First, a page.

عنوان مقاله [English]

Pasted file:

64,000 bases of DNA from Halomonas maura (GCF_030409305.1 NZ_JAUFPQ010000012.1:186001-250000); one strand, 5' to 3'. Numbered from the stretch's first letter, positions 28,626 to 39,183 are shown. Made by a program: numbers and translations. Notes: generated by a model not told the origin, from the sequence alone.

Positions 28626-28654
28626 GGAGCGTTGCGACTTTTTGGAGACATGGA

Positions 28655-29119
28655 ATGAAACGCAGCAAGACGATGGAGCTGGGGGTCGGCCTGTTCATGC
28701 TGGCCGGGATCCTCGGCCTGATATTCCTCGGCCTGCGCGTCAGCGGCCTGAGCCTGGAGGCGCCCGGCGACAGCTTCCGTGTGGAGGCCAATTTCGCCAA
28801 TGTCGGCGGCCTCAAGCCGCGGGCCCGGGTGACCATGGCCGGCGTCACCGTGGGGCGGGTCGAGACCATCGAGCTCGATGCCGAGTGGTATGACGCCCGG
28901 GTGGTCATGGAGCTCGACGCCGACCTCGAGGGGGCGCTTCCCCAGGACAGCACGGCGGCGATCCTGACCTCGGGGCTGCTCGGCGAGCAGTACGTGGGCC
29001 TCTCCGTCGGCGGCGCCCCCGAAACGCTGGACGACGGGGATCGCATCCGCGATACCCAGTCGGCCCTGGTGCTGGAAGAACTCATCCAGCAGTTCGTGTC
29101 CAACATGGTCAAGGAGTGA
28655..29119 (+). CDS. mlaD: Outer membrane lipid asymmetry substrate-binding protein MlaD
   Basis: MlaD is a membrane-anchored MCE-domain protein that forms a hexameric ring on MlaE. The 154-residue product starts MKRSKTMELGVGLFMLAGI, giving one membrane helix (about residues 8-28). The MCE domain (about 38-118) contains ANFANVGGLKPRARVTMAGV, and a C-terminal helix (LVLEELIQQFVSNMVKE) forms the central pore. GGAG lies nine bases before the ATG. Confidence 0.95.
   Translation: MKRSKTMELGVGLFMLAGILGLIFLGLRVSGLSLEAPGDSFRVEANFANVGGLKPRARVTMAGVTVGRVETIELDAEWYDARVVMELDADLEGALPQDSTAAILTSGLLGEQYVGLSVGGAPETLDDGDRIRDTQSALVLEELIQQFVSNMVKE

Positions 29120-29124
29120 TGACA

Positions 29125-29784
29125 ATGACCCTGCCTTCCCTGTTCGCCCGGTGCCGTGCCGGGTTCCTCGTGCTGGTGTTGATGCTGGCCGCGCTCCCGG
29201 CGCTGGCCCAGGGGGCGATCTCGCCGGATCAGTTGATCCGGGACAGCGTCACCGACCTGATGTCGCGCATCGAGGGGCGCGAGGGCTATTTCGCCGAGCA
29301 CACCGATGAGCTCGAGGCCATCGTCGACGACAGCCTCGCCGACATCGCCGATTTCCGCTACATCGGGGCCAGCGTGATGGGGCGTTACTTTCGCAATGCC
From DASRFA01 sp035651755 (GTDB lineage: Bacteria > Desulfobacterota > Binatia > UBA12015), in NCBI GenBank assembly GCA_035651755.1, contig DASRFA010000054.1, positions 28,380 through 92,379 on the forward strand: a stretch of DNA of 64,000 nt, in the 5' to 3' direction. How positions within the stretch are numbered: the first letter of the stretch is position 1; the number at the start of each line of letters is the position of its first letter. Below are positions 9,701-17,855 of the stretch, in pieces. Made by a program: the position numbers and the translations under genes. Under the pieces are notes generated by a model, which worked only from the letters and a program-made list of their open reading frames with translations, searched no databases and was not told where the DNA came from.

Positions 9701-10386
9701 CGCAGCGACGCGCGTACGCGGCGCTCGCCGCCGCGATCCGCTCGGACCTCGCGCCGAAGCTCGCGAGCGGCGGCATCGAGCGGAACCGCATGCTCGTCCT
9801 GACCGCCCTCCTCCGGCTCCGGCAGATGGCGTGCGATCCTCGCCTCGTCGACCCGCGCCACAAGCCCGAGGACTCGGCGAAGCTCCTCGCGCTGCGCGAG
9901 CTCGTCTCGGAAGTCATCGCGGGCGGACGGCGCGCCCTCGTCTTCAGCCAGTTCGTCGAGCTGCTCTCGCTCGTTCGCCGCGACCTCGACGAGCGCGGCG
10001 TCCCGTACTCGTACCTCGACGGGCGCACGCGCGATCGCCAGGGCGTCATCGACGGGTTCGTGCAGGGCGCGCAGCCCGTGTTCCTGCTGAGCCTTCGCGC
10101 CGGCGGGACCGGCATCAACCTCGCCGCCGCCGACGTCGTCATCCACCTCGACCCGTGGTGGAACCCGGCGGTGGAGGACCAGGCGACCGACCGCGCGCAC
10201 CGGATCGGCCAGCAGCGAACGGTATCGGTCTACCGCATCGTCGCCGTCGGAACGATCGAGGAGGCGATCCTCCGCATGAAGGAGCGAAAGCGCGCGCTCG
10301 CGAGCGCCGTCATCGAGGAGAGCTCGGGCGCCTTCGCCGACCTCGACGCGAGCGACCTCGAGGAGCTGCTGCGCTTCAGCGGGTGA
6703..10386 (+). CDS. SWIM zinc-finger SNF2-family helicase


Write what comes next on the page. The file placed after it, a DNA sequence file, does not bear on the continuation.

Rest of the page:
In his Poetics, Aristotle, from a structural perspective, assumes tragedy to be a tragic story based on hamartia. In this theory, the interrelation of the content of tragedy and its era has been delineated. Since the origin of tragedy is not merely ritual but also political and affected by social and structural developments in Athens, the content of tragedy needs to be examined from a political viewpoint as well. In tragedies of Aeschylus, tragedy and politics have been merged, thus, his tragedies are no longer mere religious or devotional poems associated with myths and rituals. However, these works are still tragic, but tragedies formed in a new social context known as a polis (the city, the state) and have adapted to the political requirements of living in such new social order. In Aeschylus tragedies, due to his reliance on the standards of the new political rule of law in Athens, this balance changed in favor of human interest and will in the new social order of the polis. Aeschylus is in search of justice whose fulfillment most deities do not welcome. Therefore, the suffering is imposed by deities on the man living in the sphere of the polis. In the polis the individual takes the responsibility of his life and intends to disseminate a new foundation for justice with recourse to his own rationality, obedience and will to resist the illegitimate demands of gods or other mythical figures. Therefore, Aeschylus’ works indicate a shift away from a tragic and mythical vision to the sphere of history and politics. That being so, Aeschylus’ application of tragic action is ruled out and the tragic action obtains a negative connotation. In these works, divinity and gods are not the exclusive source of validity and justice but rationality and man are also the standards based on which justice is evaluated. Accordingly, understanding Aeschylus’ tragedies without considering them in the context of history and politics will not be clarifying and thus acquiring this clarifying understanding involves the examination of political history of Athens and its evolutions. It suffices to ponder over this fact that Aeschylus’ tragedies were written concomitant with the domination of democracy. They affected and were affected by the new rule of law prevailing in the polis. As a result, the present article is aimed at examining Aeschylus’ tragedies as the oldest kind of tragedies handed down to us through delving into concepts such as the rule of law and justice. It is also to assess the political status and function of tragic action and hamartia in that particular context to elucidate Aeschylus’ understanding of the function and aim of tragedy, which is predicated upon peace and the rule of law. Thereby, the opposition between the rule of law and tragic action can also be investigated. To this end, it is required to refer to the original texts of the tragedies and to consider the concepts in their historical and political context. The result of this research reveals that having relied on the concept of law, Aeschylus’ tragedies have an anti-tragic aim.